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PHOENIX -- The Arizona Senate on Thursday advanced a historic measure that saw some Republican lawmakers embrace a signature part of President Barack Obama's health care overhaul.

The Senate is now set for a formal vote on the plan to expand Medicaid to 300,000 additional low-income Arizonans, and on the entire state budget, Thursday evening.

Five majority Republicans sided with all 13 Democrats on Thursday to move the measure forward despite opposition from Senate President Andy Biggs. He gave a 30 minute floor speech urging members to oppose the expansion.

Expansion supporters added the measure to a budget bill during the Senate's floor session.

Republican Gov. Jan Brewer shocked many when she announced in January she wanted to expand Medicaid after opposing Obama's health care overhaul for years.

If it passes, it goes to House, where its chances are unclear. House Speaker Andy Tobin wants voters to decide the Medicaid expansion debate.

The debate was the first by Arizona lawmakers on Brewer's Medicaid proposal, which has divided the Legislature and led to weeks of stalemate.

The Medicaid plan was added onto a budget bill by Republican Majority Leader John McComish.

The Senate's 13 Democrats supported the plan and five Republicans, including McComish, also backed it.

Biggs and other opponents offered two dozen amendments to the Medicaid plan, including one that would have required a 2/3 vote for passage and another to block a hospital assessment Brewer plans to pay the state's costs. All but two failed, with Senators adopting an amendment forcing the plan to expire Jan. 1, 2017 and for hospitals to review their uncompensated care after the expansion is in place.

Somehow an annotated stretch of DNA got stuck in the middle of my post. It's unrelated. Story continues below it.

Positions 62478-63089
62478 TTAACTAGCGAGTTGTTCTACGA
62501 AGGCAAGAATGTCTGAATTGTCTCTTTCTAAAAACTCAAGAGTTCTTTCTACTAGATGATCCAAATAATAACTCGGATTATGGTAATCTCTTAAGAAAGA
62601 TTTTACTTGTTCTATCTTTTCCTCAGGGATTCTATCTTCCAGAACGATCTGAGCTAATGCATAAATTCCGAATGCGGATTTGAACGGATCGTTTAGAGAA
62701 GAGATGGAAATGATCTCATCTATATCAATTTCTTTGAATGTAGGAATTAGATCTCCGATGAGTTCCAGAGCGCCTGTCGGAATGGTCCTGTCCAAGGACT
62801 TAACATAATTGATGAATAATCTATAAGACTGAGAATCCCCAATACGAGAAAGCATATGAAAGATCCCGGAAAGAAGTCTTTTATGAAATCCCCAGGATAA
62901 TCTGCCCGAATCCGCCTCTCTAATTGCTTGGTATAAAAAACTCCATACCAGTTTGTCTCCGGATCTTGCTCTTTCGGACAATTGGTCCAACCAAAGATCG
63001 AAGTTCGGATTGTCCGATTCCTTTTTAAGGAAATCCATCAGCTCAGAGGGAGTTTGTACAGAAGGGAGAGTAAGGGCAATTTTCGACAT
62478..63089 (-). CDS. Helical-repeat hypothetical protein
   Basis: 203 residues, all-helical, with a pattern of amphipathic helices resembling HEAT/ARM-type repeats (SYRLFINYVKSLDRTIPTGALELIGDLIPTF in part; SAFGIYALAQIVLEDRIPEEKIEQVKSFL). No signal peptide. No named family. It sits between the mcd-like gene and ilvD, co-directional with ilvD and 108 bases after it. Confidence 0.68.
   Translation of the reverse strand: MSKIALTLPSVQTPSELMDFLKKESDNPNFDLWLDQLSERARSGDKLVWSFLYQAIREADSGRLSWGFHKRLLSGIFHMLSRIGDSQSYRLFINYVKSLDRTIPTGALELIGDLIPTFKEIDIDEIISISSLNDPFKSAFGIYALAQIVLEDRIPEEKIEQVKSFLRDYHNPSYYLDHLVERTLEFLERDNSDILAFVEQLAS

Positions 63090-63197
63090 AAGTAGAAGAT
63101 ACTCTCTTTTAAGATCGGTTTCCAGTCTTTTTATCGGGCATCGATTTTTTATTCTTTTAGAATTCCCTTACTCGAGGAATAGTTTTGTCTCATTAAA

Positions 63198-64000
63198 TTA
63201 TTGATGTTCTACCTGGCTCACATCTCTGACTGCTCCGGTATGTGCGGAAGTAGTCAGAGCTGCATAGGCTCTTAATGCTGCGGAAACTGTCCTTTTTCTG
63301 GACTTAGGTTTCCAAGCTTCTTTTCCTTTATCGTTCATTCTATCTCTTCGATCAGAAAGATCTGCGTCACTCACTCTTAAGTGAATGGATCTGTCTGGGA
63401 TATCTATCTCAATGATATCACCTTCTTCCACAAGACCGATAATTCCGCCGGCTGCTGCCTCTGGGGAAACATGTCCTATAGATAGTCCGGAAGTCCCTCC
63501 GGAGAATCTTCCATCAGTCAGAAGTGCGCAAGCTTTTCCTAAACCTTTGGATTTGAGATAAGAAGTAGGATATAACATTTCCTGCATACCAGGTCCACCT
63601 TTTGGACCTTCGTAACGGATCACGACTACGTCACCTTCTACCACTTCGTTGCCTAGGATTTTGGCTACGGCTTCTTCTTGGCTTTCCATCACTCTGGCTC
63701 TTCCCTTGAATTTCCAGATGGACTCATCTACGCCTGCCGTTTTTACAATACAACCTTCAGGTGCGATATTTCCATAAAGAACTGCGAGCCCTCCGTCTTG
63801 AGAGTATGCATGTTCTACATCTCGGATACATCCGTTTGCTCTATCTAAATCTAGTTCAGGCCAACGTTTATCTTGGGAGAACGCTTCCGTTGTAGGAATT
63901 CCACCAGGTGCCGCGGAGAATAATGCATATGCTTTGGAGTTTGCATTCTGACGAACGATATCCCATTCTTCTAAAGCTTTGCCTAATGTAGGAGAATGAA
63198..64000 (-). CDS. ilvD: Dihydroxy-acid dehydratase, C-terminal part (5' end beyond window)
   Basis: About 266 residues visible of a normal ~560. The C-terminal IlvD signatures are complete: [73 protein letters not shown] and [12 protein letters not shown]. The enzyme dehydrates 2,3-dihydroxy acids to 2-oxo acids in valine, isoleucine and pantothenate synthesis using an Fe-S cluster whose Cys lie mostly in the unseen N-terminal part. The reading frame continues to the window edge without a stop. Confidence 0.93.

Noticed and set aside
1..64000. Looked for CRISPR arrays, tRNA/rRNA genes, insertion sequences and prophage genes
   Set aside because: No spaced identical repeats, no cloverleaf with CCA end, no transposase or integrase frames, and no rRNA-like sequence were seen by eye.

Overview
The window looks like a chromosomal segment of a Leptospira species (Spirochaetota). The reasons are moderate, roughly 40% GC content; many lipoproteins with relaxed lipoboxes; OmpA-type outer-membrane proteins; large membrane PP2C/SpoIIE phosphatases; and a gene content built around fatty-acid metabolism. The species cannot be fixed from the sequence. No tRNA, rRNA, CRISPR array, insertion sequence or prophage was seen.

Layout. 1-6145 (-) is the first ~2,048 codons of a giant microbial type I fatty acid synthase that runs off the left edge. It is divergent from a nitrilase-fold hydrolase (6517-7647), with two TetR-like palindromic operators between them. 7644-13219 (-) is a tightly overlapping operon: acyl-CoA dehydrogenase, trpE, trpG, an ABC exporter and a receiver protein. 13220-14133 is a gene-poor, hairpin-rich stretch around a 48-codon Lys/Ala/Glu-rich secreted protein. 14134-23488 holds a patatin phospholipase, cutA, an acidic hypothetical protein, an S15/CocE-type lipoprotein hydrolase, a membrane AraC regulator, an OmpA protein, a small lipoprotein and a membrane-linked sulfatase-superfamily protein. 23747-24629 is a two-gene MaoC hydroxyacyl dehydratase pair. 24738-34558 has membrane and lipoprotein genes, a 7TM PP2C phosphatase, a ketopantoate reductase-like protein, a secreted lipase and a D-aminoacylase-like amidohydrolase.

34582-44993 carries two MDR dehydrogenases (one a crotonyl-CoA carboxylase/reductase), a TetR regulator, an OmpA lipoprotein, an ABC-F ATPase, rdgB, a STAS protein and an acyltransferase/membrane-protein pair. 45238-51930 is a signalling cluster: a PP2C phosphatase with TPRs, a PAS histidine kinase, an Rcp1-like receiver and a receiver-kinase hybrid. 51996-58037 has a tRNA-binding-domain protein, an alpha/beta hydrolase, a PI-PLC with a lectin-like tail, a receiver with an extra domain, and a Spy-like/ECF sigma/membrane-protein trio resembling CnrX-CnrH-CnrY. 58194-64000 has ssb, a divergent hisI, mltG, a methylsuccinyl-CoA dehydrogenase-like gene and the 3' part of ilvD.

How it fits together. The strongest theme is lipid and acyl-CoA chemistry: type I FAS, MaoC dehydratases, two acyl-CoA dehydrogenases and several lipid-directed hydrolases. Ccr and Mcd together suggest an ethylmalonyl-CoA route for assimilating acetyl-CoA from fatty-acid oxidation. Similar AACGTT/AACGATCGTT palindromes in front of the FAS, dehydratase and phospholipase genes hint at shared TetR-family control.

Brewer argues the expansion will bring in $1.6 billion in federal money a year, help hospitals avoid hundreds of millions in free care they're now providing to the uninsured and provide good health care for many now uninsured.

Biggs is fiercely opposed to expanding Medicaid but was outmaneuvered by expansion supporters in his Republican caucus.

He used every procedural tool in his arsenal as president, including a 30-minute floor speech, to try to prevent the approval.

Before the floor session, majority Republicans debated the issue among themselves during a heated caucus during which GOP Sen. Rick Murphy accused McComish of betraying fellow Republicans by sponsoring the Medicaid amendment.

``There are people of good faith, good conscious, good Republicans, who are on both sides of this argument,'' McComish told his fellow Republicans. ``Let's not disparage them.''

McComish's amendment appears to mirror draft language proposed by Brewer.

The House is expected to take up the budget and the expected Medicaid attachment next week if it passes the Senate.

McComish said he believes the amendment will pass the Senate, then face a more difficult challenge in the House.

``I think there are the votes in the House to pass it,'' he said Wednesday. ``We'll see how it is handled in the House. It has to go through House Appropriations, so there's a lot of steps and therefore a lot of pitfalls along the way.''

Sen. Leah Landrum Taylor, the minority leader, said the Senate has done the heavy lifting on the budget and on Medicaid and she hopes the House passes it quickly.

Brewer has made the expansion her No. 1 priority for the annual legislative session.

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AP reporter Cristina Silva contributed to this report.

Associated Press,

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